Chris Roche, Director at the Institute, is co-editor of the recently released book ‘The Politics of Evidence and Results in International Development. The book examines the current results agenda of international development.
In this blog, Megan Driscoll from the Institute of Development Studies summarises a recent panel discussion on this topic. The panel was made up of experts on aid effectiveness, including the book’s co-editor, Rosalind Eyben, and book authors, Cathy Shutt and Brendan Whitty.
This blog was originally posted on the Institute of Development Studies website – read the original blog here. The blog also includes a podcast of the original panel discussion. Our thanks go to Megan for allowing us to re-post this blog.
“No one disputes the need for evidence [in Development] – but who decides what’s valid?”
This was the question Rosalind Eyben, Emeritus Fellow at IDS, posed at the start of the panel discussion, “Results and Transformational Development: What Needs to Change?” The event – the first in a series of Sussex Development Lectures – brought together four experts on aid effectiveness to examine the UK’s current results agenda of international development. Eyben was joined by Catherine Shutt and Brendan Whitty, her co-authors of The Politics of Evidence and Results in International Development, as well as Alison Evans, Chief Commissioner for the Independent Commission for Aid Impact (ICAI). Together, they presented the results agenda through a critical lens, all acknowledging its major weaknesses and clarifying where improvement must be made
In expanding on her chapter’s focus, Catherine Shutt remarked that DFID and other development practitioners need to make a concerted effort to move away from the use of “meaningless metrics”. This was a recurring theme throughout the night – that the constant demand to prove success through vast spreads of quantitative data is not only inefficient but also stifling to the way in which we understand progress. This seems as though it would be obvious: Development is aimed at achieving long-term, sustainable community health (isn’t it?), and surely a significant part of that health is unquantifiable, especially within a 2 or 3-year time frame. What do we do with these qualitative, intangible changes, then? Do they have any real value within the Development bureaucracy? Robert Chambers perhaps summed up this growing concern best in his question to the speakers, asking, “Can learning and changing itself be results?”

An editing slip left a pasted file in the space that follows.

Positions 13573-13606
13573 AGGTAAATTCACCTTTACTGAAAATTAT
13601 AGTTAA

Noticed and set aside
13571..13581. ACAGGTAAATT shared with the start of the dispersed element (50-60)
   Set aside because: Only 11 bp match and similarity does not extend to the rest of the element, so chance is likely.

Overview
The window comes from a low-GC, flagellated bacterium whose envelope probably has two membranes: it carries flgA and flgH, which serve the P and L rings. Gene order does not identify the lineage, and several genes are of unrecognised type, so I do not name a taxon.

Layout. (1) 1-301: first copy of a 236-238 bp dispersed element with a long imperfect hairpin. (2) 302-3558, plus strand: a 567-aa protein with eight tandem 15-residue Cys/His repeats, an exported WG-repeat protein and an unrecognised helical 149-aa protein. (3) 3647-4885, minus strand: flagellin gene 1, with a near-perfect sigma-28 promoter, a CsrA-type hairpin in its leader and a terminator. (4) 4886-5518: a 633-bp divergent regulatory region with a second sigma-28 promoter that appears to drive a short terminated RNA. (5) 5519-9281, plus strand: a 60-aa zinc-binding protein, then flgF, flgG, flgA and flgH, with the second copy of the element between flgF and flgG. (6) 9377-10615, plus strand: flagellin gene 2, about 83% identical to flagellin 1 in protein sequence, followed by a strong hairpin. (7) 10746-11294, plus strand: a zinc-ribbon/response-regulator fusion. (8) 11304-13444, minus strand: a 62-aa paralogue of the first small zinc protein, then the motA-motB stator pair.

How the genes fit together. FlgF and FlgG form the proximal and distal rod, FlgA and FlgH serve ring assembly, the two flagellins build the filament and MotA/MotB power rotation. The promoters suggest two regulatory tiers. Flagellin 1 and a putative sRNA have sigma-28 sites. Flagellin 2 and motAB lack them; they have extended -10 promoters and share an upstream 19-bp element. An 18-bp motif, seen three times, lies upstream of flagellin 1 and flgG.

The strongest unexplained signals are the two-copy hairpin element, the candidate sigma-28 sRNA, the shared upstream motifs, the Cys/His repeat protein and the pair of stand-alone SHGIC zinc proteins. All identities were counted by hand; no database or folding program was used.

Evidence: Not All Bad?
Alison Evans had the difficult task of offering some nuanced optimism to the role of the results agenda. In doing so, Evans argued that while the agenda – or agendas, as she noted there are multiple – are often problematic in implementation, results themselves have the power to tackle deep dysfunctions in aid. She noted that the collection of systematic information allows us to understand and appraise outputs and outcomes in development in a positive manner. Moreover, she contested that transformational development and results agendas can not only coexist, but can complement one another when used properly.
Power Relations & Inconvenient Truths
The problem, Evans explained, is that practitioners examine the question of what constitutes good evidence within an extremely narrow scope. This calls back Eyben’s opening inquiry of the who – who has the power to determine which evidence is legitimate? The panel, spurred by some stimulating questions from the audience, began to unpack the power of practitioners, DFID, and policymakers when it comes to setting the agenda itself. If policymakers are the ultimate decision-makers of how aid is allocated, where does this leave us? Is it even possible if their own political agendas trump other needs?
There were two points of this discussion that I found of particular value: One was the reality of “inconvenient truths” and policymakers’ tendencies to ignore them. Evans highlighted this perfectly with an example of findings that strongly suggested that anti-corruption projects have little impact in communities, and yet continue to receive large levels of funding due to their political appeal. The other was what she referred to as the tyranny of optimism – that is, the over-asking and over-claiming of the Development business that renders practitioners all the more dependent on proof of results. Combined, these issues paint a picture of Development – and the results agenda, in particular – as a bureaucratic beast that is both overzealous and self-interested, leaving me with little faith in the fruitful role it can play that Evans had earlier described.
What about the how?
The event concluded with a series of recommendations from audience members and panellists alike for what change was needed, with ideas ranging from moving away from superfluous data, to placing greater focus on organisational behaviour and reflexive processes. Still, I was left unsatisfied by the lack of discourse on what can be done to achieve what’s needed – we talked about the who (DFID, policymakers, practitioners); we talked about the what (greater emphasis on knowledge-generation, affecting political agendas, more accountability); but what about the how? How do we make change? How do we shift policy and public priorities? How do we, as practitioners and academics, expand the scope in which evidence is examined and results are understood? This is the space I wanted to delve into, and where I felt we could have spent more time. Perhaps they are questions left for depth within Ebyen, Shutt and Whitty’s book? I suppose I’ll have to buy it and find out.